Expert slams EU for anti-palm oil rule without consulting producers

(From left) Ruslan Abdullah, MPOC director for science and environment, Chew Jit Seng, CEO of the Malaysian Palm Oil Certification Council, German MP Christoph Hoffman, Bakhtiar Talhah, COO of the Roundtable on Sustainable Palm Oil, and Laurence Todd, director of IDEAS.

KUALA LUMPUR: A Malaysian Palm Oil Council (MPOC) expert has slammed the European Commission for a recent regulation labelling palm oil as unsustainable.

Ruslan Abdullah, MPOC’s director for science and environment, said the initiative was biased against the palm oil industry and was done without enough consultation with producing countries such as Malaysia and Indonesia.

He said the EC’s Delegated Act (the Delegated Regulation Supplementing Directive 2018/2001 of the European Union Renewable Energy Directive II) was unfair to Malaysia as the country is already taking initiatives for sustainable palm oil production.

In May this year, the European Commission adopted the Delegated Act to limit the use of biofuels with high indirect land-use change (iLUC) risks.

(High iLUC biofuel refers to biofuel that will indirectly cause high carbon emissions through the expansion of croplands needed for its production.)

Palm oil was the only oil-producing crop found to meet this risk threshold. Therefore, the regulation inadvertently branded all palm oil as unsustainable.

It is expected that the import and use of palm oil for fuel production will be phased out in the European Union (EU).

Ruslan argued the bad practices in palm oil industries found in other parts of the world, such as Indonesia, South America or Africa, were not happening in Malaysia, adding that practices such as open burning were illegal. He also said reforestation and wildlife conservation efforts were also being implemented.

He recommended that, instead of blanket labelling, there needed to be some criteria in the Delegated Act for sustainable palm oil production.

“All we need is a fair playing ground for all vegetable oils, to take into consideration where it came from,” he said during a forum called “Navigating the Palm Oil Debate”, organised by IDEAS.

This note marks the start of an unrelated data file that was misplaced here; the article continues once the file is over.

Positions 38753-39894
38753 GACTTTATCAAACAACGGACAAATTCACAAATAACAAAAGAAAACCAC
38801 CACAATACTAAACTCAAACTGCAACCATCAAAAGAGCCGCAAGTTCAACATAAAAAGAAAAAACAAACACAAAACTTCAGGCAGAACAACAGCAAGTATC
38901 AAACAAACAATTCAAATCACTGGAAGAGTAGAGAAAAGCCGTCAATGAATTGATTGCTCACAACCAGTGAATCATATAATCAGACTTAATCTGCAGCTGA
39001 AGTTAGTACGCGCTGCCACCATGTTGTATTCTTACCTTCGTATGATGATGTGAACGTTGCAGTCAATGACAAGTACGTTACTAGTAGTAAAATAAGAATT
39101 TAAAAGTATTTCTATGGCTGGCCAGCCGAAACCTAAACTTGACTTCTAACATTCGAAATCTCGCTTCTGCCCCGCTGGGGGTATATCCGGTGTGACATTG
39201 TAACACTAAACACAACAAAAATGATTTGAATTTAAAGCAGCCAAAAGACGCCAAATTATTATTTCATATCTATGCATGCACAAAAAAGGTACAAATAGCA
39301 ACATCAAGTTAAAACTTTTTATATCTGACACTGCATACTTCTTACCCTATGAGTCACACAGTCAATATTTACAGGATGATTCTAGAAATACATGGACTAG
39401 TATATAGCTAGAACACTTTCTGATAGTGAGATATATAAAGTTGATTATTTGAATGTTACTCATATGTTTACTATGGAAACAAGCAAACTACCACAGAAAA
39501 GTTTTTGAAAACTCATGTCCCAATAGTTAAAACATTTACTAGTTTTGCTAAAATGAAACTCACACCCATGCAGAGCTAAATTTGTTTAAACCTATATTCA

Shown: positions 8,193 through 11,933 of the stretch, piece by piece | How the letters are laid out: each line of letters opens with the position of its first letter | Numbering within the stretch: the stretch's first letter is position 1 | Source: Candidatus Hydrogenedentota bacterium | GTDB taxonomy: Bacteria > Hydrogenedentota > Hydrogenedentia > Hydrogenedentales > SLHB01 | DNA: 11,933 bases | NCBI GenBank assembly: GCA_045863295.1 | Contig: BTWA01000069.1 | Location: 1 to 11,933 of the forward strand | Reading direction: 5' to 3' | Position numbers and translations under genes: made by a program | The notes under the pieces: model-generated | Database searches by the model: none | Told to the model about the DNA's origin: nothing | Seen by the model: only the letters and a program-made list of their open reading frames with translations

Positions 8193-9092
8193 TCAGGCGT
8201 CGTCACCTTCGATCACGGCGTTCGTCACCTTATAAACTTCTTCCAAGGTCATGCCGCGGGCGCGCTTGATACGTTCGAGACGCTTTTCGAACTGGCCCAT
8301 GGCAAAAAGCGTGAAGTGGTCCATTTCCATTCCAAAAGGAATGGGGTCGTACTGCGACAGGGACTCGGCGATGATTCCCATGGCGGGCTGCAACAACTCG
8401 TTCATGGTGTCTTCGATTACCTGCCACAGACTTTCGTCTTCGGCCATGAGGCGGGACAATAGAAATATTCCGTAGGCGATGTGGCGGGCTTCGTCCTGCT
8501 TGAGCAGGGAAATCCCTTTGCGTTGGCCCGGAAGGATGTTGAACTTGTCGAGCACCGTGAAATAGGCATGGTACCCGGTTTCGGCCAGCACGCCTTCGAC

He added that despite some productive discussions held just before the announcement of the Delegated Act, the EU was not given enough time to digest the complaints or suggestions by the palm oil producing countries.

He also said the EU was adamant in its anti-palm oil stance. He said previous efforts to counter their arguments — including submitting a 48-page report — undertaken by the Indonesian and Malaysian governments, had failed.

Ruslan said moving forward, the regulation will be more acceptable if there was sincere collaboration and consultations with producing countries.

“There needs to be collaboration between the EU and palm-oil producers instead of both being at loggerheads.

“The bottomline is, there must be proper consultation between both parties, to listen to every side of the story. Unfortunately, this is not the case in terms of palm oil.”

Meanwhile, he also worries that major importing countries like China and India may eventually take a similar position due to possible pressure by the EU in the future.

Ruslan said the regulation would only affect 800,000 tonnes of palm oil in Malaysia, as only 40% of its total palm oil is exported to Europe.

“However, more often than not, the EU has been considered as a trendsetter in world policy.”

Meanwhile, a German MP representing the Liberal Party, Christoph Hoffman, agreed that it was possible the Delegated Act had not considered other biofuels.

“I think it’s not really fair not to take into consideration other biofuels. They should look carefully at the development of soybean; they have been cutting down rainforests for soybean oil too.

“Maybe they were right to say the negotiations were not long enough, or not careful enough,” he said.

However, he maintained that the EU was not targeting palm oil or Malaysia in particular. He said they were instead concerned with the conversion of rainforests for croplands used in the production of biofuels.

“I think it is a general line that we think that biofuels will not be the future for transportation and combustion.”

He argued that cropland expansion for biofuel would decrease arable land for agriculture.

“It is not a good idea because we have competition to nutrition. We have to decide one day whether we want to produce gasoline or wheat.

“It is not a good idea because the population is growing in this world and we need much more arable land for agriculture. We need agricultural production to rise by about 50%.

“In the long term, it’s not a good idea to burn biofuels in cars rather than have the crops for people to eat,” he told reporters after the forum.